On TechDirt, Mike Masnick rounds up three thoughtful and thought-provoking statements from musicians about the way that their careers can be helped by piracy, and the how the response to downloading is bad for art and society. I was especially impressed with this op-ed from Doomtree Collective's Dessa, who makes a connection between the music industry's attempt to control music duplication and Monsanto's iron-fisted demand that its seeds be bought anew every season:
Peddling a product that consumers can duplicate for free is a tricky business. With affordable consumer technology, you can now copy a song a hundred times, with no degradation in the sound quality—and most people seem to immediately recognize why that's gonna make it harder to get paid for songs. But my first experiences with lossless, duplicable technology didn't have anything to do with my career as a rapper. My first encounter wasn't with a torrent site. Or a bootlegged disc. It was a tomato.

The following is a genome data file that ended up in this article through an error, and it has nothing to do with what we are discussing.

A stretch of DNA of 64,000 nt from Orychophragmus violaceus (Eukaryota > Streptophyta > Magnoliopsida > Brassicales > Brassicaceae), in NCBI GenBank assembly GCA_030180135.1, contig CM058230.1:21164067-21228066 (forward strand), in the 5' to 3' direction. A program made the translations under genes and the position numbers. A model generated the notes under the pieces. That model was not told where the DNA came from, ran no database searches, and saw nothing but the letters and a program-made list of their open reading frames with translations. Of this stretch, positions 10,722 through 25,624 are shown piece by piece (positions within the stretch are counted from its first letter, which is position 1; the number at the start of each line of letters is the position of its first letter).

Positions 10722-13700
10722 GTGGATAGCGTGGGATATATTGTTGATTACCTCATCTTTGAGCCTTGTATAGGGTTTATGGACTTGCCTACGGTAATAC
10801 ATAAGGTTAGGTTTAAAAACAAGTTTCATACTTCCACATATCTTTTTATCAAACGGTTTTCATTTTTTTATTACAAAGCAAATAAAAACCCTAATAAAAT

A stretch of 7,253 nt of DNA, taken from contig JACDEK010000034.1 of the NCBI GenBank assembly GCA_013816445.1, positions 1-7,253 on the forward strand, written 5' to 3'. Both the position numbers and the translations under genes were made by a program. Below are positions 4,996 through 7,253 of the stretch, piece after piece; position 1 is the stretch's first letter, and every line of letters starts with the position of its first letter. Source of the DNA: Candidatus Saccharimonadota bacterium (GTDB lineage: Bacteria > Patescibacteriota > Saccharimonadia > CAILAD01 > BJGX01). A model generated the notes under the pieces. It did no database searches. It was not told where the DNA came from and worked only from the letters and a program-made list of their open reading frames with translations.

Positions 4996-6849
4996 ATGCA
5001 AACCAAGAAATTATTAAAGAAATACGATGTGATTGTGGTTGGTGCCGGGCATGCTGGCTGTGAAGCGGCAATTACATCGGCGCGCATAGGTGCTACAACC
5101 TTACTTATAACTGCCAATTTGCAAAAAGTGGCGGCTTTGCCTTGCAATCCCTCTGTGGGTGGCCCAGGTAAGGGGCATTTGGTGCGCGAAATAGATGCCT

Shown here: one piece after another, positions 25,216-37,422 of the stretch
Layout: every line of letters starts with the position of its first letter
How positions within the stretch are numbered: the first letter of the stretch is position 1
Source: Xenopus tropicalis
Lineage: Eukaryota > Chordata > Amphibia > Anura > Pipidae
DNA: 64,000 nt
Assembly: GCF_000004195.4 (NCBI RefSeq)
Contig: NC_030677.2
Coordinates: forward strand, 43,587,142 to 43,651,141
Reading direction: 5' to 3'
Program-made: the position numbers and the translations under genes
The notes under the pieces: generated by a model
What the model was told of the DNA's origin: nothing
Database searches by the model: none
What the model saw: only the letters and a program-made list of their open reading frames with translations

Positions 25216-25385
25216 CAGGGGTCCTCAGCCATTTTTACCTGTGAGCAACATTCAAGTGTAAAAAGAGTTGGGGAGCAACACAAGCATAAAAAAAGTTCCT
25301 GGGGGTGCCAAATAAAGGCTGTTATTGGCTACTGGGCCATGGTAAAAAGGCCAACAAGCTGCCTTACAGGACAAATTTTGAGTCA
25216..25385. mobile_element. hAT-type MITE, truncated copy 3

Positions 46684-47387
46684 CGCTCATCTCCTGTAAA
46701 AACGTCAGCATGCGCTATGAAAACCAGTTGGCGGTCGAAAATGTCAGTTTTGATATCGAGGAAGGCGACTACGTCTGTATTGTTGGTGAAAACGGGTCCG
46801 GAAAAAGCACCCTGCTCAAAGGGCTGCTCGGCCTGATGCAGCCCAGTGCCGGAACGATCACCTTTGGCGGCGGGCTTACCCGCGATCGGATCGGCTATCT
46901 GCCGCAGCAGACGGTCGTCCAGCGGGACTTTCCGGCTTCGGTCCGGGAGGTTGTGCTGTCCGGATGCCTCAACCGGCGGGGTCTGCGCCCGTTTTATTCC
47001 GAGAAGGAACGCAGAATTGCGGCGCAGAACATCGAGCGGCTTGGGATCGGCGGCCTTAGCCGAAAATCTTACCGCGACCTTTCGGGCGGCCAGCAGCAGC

Seeds, quite obviously, are the mechanism of plant duplication. You drop a sunflower seed in wet dirt and, bang, you get a brand new one. Essentially, you just 'burned' a sunflower. The seeds of this new plant can then be harvested and planted to create an infinite, almost lossless supply of flowers and seeds.